So in conclusion, Germany recycles more and seems to have a lesser impact on the environment, so does Greece, but it doesn't really matter when you have been around for 3000 years because you will still have garbage flowing in the streets. Well we may not have four different refuse/recycling bins but at least we have a higher HDI. In your face Deutschland.
Photos & essay created by Emily B. Hertz. Emily has been an SCA volunteer in the Bureau of Land Managementâ€™s Tucson field office since 2003. She clears trash in southeastern Arizona along the Mexican border.
Needle and string. Virgin Mary beach towel. Cans of tuna. Bus ticket stubs. Voter registration cards. Pesos. Baby bottle. Fleece-lined corduroy jacket. Pornography comics. Multi-colored oxford shirt. Cloth rosary. 10-speed bike. Red training bra. Fleece onesie.
I remove evidence of human migration and trespasses on U.S. soil. This is my third year as a conservation intern.
I came to Arizona because I love the land. The jagged red rocks, cobalt blue skies, and 350 days of sun. I came to Arizona to understand more about the land, the rocks, the plants, the people, and the relationships between them all in the Sonoran desert. I came to Arizona because I was interested in the people crossing the border. Why? Who? How? Where are they now? Did they make it? Are they happier? I still ask myself these questions.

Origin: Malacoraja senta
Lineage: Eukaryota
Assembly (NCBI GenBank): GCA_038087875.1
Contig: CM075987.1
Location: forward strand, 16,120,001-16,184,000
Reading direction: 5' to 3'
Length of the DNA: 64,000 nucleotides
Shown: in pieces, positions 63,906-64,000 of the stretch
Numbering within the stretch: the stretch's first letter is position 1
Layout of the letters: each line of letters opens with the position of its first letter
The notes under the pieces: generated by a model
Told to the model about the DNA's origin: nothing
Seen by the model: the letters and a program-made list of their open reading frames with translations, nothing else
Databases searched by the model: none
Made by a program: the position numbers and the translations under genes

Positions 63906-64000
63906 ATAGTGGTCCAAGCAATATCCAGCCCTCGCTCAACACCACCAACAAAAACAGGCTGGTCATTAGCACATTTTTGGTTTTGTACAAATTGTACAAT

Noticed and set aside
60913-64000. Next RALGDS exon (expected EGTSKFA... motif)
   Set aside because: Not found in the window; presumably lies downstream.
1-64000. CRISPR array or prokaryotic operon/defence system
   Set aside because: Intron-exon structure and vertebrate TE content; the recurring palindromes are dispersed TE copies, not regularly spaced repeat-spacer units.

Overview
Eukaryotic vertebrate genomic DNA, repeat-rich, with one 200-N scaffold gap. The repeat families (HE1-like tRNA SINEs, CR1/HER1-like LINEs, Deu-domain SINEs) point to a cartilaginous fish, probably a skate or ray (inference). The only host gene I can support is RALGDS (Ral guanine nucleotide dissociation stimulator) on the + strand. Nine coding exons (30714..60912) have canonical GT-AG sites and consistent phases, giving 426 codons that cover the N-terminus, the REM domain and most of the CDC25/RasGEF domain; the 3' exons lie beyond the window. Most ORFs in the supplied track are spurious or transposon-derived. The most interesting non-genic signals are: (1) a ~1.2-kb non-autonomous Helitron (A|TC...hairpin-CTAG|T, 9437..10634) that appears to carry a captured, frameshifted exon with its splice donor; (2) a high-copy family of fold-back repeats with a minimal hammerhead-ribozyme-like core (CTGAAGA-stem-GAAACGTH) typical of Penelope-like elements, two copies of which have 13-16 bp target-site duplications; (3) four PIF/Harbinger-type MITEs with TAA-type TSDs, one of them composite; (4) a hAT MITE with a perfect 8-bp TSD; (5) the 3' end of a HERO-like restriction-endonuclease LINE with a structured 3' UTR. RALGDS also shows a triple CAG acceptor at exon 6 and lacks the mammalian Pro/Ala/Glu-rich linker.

I had my own concepts about the border situation before I moved here. In line with the contemporary obsession to vilify and glorify, I too, had cast the heroes and villains, unaware that I would end up working alongside the entire cast. Border patrol agents. Ranchers. Environmental advocates. Military personnel. Human rights activists. Law-enforcement agents. Hunters. Mothers. Fathers. Sons. Daughters. People.
Most media doesn't have the time to delve into complexity. Most people aren't privy to the stories I hear everyday. Being followed home after work. Giving birth in the desert. Finding abandoned children. Finding abandoned parents. Being threatened at gunpoint. Giving a ride to kid and his bike en route to Phoenix from Mexico. Finding human bones. Cutting fences. Breaking open water pipes used for cattle. Feet, without solesâ€”worn away from walking. Roads spider-webbing the landscape. Washes full of trash up to mid-calf. Many times I have come home from working in the desert, having made choices or having heard or seen things that really challenged and questioned my life philosophy. At times I have gotten headaches, nauseated, or vomited. I have vented to friends or cried. And afterwards I usually write. But Iâ€™ve wanted to understand the issues Iâ€™ve been confronting more in depth â€” to come to a place of understanding about the history thatâ€™s being created, from all perspectives.